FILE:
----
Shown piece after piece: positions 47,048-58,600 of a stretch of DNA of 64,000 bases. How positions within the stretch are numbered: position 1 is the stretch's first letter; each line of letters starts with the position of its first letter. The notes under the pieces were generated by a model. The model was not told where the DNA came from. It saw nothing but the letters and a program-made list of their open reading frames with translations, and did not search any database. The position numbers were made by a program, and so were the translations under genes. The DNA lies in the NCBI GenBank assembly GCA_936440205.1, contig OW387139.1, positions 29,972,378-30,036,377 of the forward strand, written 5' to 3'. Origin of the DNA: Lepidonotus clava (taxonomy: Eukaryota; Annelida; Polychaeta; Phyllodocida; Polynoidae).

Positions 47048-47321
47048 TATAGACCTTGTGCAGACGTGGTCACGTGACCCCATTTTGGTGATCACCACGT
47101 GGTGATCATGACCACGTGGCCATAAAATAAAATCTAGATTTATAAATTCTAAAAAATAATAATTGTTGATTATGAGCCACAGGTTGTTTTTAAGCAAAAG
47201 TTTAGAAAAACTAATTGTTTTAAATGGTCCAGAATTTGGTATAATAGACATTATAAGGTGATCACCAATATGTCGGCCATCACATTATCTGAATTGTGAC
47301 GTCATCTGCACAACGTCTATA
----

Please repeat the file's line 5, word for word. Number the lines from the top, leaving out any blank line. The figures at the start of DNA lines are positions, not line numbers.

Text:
47201 TTTAGAAAAACTAATTGTTTTAAATGGTCCAGAATTTGGTATAATAGACATTATAAGGTGATCACCAATATGTCGGCCATCACATTATCTGAATTGTGAC